Sunday 15 November, Cardiff City Stadium, 5pm
Sky Sports Football
Liveblog on RTÉ.ie and RTÉ News app from 4.30pm
Until Thursday, anyone under the age of 35 could proudly say that England had never beaten Ireland in a football match in their lifetime.
Given the state of both teams, it was obvious once the fixture was announced that this unbeaten run wasn't going to survive the dismal year of 2020.
However, there are reasons beyond this, more important reasons, to explain why some were bemused at the arranging of the Wembley friendly.
The 3-0 loss, combined with Slovakia's extra-time victory in Windsor Park, condemned the Republic of Ireland to Pot 3 for the 2022 World Cup qualification draw.
The Slovaks' travails in the wake of their penalty shoot-out win against Ireland meant that Stephen Kenny's team somehow retained their Pot 2 status at the end of the October window.
We dropped three ranking points* on Thursday, while Slovakia gained 13 to leap above both Ireland and Russia in the standings.
The Republic of Ireland are now 37th in the world and sit in top spot in Pot 3.
They can, however, jump back into Pot 2 before it's too late.
The seedings whizzes at the WeGlobalFootball website - who remark at the outset of the Irish entry that playing England was "not wise" - tell us that two draws against Wales and Bulgaria might be enough to see us back into Pot 2, but only if Russia manage to lose to either Serbia or Turkey, while failing to win the other.
Ireland would rather break into Pot 2 thanks to a victory but that, if it arrives at all, is probably more likely to come against Bulgaria.
Still, all to play for.
*Helps to say this in Ronnie O'Sullivan's Aussie accent
Wales won't have their normal gaffer in the dugout. Ryan Giggs - who denies the assault allegation made against him - agreed with the FAW last month that he would not be involved in any of the three games in the current international window.
Assistant coach Rob Page, former defender for Sheffield United and Coventry City, will take the team for the three games but has stressed that 'Giggsy' is only "a phone call away".
Despite sitting top of the group, the Welsh haven't exactly been ripping up trees performance-wise.
They played out a deeply underwhelming 0-0 draw with USA in Swansea on Thursday. (Even in the wretched year of 2018, Ireland managed a home win over USA.) And they were fortunate enough to scrape a goalless draw against a badly depleted Ireland side last month.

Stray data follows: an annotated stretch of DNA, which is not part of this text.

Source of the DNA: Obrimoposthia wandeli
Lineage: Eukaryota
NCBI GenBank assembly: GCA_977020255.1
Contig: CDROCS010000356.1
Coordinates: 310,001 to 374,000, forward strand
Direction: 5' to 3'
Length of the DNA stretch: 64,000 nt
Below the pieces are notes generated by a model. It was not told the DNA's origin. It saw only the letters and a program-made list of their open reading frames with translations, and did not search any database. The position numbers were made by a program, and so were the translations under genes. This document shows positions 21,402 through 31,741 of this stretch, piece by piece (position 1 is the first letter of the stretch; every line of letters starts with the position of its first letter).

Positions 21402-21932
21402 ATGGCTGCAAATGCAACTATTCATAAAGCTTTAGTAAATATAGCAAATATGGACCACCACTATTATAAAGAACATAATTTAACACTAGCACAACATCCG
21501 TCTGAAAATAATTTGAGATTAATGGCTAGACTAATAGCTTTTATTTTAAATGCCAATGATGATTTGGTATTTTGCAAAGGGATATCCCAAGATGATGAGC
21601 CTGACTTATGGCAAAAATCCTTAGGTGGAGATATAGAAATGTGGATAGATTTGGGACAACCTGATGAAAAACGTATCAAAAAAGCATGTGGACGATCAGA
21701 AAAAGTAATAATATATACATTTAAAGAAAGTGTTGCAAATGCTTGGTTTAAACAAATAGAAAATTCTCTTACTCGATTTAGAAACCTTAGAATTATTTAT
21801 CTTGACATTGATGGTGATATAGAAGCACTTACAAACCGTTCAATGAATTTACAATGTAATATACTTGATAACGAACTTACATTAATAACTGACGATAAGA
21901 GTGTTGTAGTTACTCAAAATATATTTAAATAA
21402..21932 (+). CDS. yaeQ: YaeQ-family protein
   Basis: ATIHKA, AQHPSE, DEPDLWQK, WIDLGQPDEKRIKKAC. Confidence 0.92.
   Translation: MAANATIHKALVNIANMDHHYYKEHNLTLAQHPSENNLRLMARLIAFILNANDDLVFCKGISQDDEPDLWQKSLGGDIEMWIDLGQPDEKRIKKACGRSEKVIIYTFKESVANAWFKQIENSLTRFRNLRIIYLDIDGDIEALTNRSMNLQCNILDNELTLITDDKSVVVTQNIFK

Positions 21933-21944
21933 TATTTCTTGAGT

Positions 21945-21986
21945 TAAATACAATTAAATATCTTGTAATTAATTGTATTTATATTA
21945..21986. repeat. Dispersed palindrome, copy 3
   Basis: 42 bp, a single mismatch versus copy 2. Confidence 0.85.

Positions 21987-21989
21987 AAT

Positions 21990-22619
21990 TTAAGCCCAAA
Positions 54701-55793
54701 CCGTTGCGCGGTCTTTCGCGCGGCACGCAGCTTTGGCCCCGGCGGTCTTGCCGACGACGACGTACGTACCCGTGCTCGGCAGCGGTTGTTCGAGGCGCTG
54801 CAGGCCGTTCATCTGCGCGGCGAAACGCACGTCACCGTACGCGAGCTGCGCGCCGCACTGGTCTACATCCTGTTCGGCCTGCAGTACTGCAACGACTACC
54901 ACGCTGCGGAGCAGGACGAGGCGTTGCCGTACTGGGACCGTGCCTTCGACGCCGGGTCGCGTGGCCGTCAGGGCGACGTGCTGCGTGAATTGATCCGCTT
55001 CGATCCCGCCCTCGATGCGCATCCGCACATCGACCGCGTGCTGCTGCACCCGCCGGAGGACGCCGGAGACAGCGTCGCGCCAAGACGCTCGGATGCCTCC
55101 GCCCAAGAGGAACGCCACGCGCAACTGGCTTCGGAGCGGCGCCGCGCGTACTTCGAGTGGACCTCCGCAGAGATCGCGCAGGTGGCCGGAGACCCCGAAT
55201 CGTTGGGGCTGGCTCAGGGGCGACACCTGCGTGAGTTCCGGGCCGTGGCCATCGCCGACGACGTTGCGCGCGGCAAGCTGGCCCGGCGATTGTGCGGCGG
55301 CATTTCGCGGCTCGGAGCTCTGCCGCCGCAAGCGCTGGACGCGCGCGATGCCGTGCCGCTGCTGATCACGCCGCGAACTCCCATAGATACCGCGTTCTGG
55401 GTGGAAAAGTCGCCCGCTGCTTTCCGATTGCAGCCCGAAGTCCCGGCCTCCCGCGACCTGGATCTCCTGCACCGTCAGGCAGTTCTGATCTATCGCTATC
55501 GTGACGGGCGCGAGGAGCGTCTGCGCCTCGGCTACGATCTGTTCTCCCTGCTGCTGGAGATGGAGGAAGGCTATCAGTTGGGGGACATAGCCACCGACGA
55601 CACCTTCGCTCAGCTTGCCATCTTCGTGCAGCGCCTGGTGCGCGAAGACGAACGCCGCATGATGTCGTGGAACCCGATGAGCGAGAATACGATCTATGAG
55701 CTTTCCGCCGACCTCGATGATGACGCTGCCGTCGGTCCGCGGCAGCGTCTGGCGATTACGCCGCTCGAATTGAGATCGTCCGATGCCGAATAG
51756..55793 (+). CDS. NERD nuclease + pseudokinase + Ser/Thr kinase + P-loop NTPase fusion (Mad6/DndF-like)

Still, they experimented with their side on Thursday and the big news is the return of Gareth Bale.
Page had to bat away suggestions that Bale spent the USA game watching golf on his MacBook instead of the friendly. If true, it's hard to blame him.
Covid stuff, goal-drought stuff
Based on the lucky general maxim, Napoleon would probably be looking to move Stephen Kenny on right about now.
Coronavirus issues dogged Ireland during the last international window and they've returned to haunt us once more.
Callum Robinson and Alan Browne are both out due to contracting the virus. This comes on top of injuries to Aaron Connolly and Seamus Coleman, while James McCarthy withdrew from the England game due to family reasons.
Harry Arter is still injured, while John Egan's head injury suffered early in the England game has now ruled him out.
All this is before one recalls that David McGoldrick, a star man in Bratislava, went and retired from international football at the beginning of the month.
In response, Kenny has called up Derby County's Jason Knight from the U21s, with Jack Byrne and Ryan Manning also joining the squad.
Josh Cullen is in, while Ciaran Clark and Darragh Lenihan are also expected to be sent for.
Ireland's goal drought has now clocked at 480 minutes after Thursday's game.
Nations League relegation threat?
Promotion is officially beyond Ireland and all that's left is to avoid relegation. Kenny's boys sit one point clear of Bulgaria thanks to garnering a point off Wales last time out.
If Bulgaria do win at home to Finland tomorrow, then it's probable Ireland will need to win their last game on Wednesday.
Going down to League C wouldn't say much for our current standing as a football nation.
But then watching the Scots celebrate on Thursday, some might be inclined to wonder whether relegation to League C is quite so disastrous a fate.
We went for a draw last month. Were proven right. All things considered, it's hard to be too optimistic.
Wales 1-0 Republic of Ireland